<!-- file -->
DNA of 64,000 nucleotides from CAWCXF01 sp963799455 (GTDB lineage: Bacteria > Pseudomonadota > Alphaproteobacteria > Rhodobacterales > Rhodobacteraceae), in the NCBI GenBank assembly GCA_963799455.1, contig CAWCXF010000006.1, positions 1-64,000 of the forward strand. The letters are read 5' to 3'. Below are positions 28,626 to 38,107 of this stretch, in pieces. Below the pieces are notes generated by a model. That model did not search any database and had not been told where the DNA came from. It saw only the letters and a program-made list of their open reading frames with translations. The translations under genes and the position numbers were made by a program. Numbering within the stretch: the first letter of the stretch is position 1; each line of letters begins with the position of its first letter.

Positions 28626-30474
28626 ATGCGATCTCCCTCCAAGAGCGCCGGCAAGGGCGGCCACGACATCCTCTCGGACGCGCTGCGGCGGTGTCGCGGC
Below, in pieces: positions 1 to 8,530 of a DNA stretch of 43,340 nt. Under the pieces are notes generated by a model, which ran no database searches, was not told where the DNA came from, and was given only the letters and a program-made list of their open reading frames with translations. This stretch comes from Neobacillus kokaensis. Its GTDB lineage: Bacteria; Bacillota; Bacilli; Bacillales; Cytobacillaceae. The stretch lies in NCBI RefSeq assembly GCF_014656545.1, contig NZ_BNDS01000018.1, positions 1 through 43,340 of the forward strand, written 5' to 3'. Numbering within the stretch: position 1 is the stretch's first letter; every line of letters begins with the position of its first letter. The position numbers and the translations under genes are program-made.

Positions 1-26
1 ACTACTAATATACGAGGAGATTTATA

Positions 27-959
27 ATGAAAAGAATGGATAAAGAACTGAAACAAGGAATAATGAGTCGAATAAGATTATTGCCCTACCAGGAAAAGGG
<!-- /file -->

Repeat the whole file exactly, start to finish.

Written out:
DNA of 64,000 nucleotides from CAWCXF01 sp963799455 (GTDB lineage: Bacteria > Pseudomonadota > Alphaproteobacteria > Rhodobacterales > Rhodobacteraceae), in the NCBI GenBank assembly GCA_963799455.1, contig CAWCXF010000006.1, positions 1-64,000 of the forward strand. The letters are read 5' to 3'. Below are positions 28,626 to 38,107 of this stretch, in pieces. Below the pieces are notes generated by a model. That model did not search any database and had not been told where the DNA came from. It saw only the letters and a program-made list of their open reading frames with translations. The translations under genes and the position numbers were made by a program. Numbering within the stretch: the first letter of the stretch is position 1; each line of letters begins with the position of its first letter.

Positions 28626-30474
28626 ATGCGATCTCCCTCCAAGAGCGCCGGCAAGGGCGGCCACGACATCCTCTCGGACGCGCTGCGGCGGTGTCGCGGC
Below, in pieces: positions 1 to 8,530 of a DNA stretch of 43,340 nt. Under the pieces are notes generated by a model, which ran no database searches, was not told where the DNA came from, and was given only the letters and a program-made list of their open reading frames with translations. This stretch comes from Neobacillus kokaensis. Its GTDB lineage: Bacteria; Bacillota; Bacilli; Bacillales; Cytobacillaceae. The stretch lies in NCBI RefSeq assembly GCF_014656545.1, contig NZ_BNDS01000018.1, positions 1 through 43,340 of the forward strand, written 5' to 3'. Numbering within the stretch: position 1 is the stretch's first letter; every line of letters begins with the position of its first letter. The position numbers and the translations under genes are program-made.

Positions 1-26
1 ACTACTAATATACGAGGAGATTTATA

Positions 27-959
27 ATGAAAAGAATGGATAAAGAACTGAAACAAGGAATAATGAGTCGAATAAGATTATTGCCCTACCAGGAAAAGGG